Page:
For this scenario, I’m keeping an eye on the banks, all of which are in the process of a correction. It could be just a bit of a selloff, or it could be a substantial selloff that will keep going until mid-late summer or fall. Now, don’t go on selling your dividend-paying bank stocks – I’m just saying keep an eye on them if you want to have a better gauge as to where the market is going.

I will suggest that if you’re interested in accumulating more shares in bank stocks, you might want to wait a while for the prices to come down more and have settled down for a bit before going up again. I am a huge fan of waiting for new buying opportunities and I will wait months, even years, to get into good stocks.

The US Market

I can’t invest or trade or think anything stock-related without looking at “the SPY,” the most popular American S&P 500 Index ETF. It’s more out of habit having used it so much for day trading than it is out of necessity. I look at it to get the feel for the market, its momentum, and its sentiment. It often is quite off from the actual S&P 500 Index, but it’s where the action is at. This is where I discovered the importance of monitoring trade volume.

I never look at the SPY without looking at the QQQ, the NASDAQ Index ETF. Plus, I never look at “the Qs” without looking at some of its big players/action stars: Apple, Microsoft, Facebook, Google, etc. I attribute the US market’s most recent run, not as much to its new president (but I’m sure he’ll take full credit for it, very true), but to the technology sector. I’m sure this would stir a lot of debate, but I’m speaking from an on-the-ground perspective because I own a few tech stocks.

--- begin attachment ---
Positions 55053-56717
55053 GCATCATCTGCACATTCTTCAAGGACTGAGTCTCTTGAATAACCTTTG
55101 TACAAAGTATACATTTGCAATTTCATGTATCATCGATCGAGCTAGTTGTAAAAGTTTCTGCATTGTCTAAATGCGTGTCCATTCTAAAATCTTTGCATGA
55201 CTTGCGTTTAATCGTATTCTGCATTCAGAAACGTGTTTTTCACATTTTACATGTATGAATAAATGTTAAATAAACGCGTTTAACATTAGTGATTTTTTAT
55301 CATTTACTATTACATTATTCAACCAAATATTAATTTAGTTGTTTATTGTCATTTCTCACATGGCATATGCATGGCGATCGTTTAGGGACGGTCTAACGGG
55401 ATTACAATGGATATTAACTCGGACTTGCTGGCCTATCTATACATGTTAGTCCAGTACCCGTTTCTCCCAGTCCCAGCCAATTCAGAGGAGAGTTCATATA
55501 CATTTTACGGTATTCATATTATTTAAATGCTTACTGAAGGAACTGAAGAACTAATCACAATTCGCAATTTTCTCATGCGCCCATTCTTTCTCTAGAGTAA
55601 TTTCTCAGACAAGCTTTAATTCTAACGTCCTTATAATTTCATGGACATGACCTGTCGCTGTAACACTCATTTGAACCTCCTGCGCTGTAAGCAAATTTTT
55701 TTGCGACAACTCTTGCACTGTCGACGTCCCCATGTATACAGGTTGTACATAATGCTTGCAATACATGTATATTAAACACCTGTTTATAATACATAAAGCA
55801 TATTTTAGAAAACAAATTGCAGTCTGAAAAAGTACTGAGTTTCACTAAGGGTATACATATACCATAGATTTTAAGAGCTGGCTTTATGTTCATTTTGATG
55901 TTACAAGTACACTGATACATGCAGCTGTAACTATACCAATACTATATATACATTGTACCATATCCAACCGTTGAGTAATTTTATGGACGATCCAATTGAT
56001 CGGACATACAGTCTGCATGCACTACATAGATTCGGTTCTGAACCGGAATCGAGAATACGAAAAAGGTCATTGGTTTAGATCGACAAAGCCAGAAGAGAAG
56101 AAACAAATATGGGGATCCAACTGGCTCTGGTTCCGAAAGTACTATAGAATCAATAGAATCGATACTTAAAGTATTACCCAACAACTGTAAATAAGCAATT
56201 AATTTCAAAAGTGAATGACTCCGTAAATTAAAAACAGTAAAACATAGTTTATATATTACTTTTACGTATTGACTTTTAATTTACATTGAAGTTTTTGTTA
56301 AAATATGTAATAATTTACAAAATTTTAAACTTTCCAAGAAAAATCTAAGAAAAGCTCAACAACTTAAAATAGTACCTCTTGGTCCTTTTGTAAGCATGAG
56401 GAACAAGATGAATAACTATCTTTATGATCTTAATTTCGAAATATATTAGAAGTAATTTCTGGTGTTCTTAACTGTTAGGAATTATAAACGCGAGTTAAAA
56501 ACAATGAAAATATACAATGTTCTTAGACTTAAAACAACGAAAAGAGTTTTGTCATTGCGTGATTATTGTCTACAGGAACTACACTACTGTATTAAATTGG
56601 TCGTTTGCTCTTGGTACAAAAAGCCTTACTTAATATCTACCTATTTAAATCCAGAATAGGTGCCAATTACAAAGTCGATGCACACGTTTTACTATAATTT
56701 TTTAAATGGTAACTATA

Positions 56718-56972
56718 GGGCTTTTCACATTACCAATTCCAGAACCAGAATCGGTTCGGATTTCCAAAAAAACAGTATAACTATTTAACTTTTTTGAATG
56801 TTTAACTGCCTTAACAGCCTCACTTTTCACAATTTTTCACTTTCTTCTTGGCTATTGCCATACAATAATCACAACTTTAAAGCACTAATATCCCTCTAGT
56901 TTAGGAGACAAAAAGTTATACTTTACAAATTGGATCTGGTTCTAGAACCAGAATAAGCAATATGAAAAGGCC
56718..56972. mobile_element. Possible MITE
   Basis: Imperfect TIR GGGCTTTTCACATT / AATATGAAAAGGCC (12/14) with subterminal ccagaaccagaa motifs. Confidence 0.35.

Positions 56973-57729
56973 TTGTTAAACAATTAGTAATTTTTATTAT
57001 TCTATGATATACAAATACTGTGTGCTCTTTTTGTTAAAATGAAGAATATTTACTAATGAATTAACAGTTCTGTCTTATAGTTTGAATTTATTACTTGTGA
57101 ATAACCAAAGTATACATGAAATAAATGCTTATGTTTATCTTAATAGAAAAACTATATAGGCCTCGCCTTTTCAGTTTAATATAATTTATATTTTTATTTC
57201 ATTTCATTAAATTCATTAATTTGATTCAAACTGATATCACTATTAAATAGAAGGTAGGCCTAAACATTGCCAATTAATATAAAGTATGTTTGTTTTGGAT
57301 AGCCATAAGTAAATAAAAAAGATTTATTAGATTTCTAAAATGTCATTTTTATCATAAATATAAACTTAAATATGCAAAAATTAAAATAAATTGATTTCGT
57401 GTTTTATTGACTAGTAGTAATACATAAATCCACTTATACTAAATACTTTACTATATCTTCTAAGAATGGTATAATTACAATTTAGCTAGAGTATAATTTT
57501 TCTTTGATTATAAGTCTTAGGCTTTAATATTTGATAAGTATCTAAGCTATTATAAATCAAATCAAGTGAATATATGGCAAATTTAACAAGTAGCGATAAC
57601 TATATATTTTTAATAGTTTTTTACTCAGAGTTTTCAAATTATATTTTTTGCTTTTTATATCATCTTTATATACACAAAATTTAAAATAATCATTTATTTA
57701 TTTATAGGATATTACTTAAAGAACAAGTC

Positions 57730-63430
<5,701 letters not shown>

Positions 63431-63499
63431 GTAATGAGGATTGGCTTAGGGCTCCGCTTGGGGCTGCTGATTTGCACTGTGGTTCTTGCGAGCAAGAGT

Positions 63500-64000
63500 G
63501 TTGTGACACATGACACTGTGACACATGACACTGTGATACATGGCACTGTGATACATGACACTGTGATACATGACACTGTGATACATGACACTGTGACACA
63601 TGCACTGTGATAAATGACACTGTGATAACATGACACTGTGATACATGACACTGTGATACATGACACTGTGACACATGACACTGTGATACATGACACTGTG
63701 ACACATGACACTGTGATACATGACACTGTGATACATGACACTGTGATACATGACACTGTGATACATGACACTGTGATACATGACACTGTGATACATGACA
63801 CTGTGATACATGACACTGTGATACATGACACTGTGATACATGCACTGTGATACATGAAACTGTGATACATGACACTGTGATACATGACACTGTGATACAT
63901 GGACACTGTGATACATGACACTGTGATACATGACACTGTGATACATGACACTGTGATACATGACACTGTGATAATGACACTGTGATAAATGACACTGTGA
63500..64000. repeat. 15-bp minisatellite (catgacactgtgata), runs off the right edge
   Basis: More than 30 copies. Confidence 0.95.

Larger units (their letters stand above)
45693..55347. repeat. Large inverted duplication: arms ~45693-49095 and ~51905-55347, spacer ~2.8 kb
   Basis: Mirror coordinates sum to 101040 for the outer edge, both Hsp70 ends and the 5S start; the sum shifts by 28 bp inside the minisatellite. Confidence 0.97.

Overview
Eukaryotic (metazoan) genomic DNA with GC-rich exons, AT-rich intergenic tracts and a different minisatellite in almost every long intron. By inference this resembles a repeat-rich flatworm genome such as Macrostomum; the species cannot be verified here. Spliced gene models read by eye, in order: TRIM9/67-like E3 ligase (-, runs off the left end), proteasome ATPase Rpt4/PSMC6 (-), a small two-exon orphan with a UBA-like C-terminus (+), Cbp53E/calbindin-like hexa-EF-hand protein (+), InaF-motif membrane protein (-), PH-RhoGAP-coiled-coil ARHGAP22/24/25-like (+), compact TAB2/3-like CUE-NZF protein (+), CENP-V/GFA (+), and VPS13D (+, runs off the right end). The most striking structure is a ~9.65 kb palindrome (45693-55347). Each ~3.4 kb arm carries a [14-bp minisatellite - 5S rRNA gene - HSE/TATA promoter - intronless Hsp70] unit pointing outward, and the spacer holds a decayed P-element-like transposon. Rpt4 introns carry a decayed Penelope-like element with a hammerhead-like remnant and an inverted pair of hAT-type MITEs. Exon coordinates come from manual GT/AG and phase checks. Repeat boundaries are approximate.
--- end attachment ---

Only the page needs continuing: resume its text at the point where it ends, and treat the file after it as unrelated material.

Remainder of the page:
The tech sector has been the leading sector over the last year, so it’s important to keep an eye on it along with its biggest stocks. You can watch the Qs and the tech ETF, XLK and the semiconductor ETF, SMH. When observing the big players in tech, look out for shifts in volume and ask is the buying volume is lessening? is the selling volume increasing? or whenever the prices drop, is there a lot of buying or just a little?

I would also be watching the US financial sector’s ETF, XLF. Like Canada’s, the US financial sector has been pulling back the last couple of months. If tech starts to come down along with the financials, then I’d expect a more prominent correction in the US market before more new buying opportunities start presenting themselves again.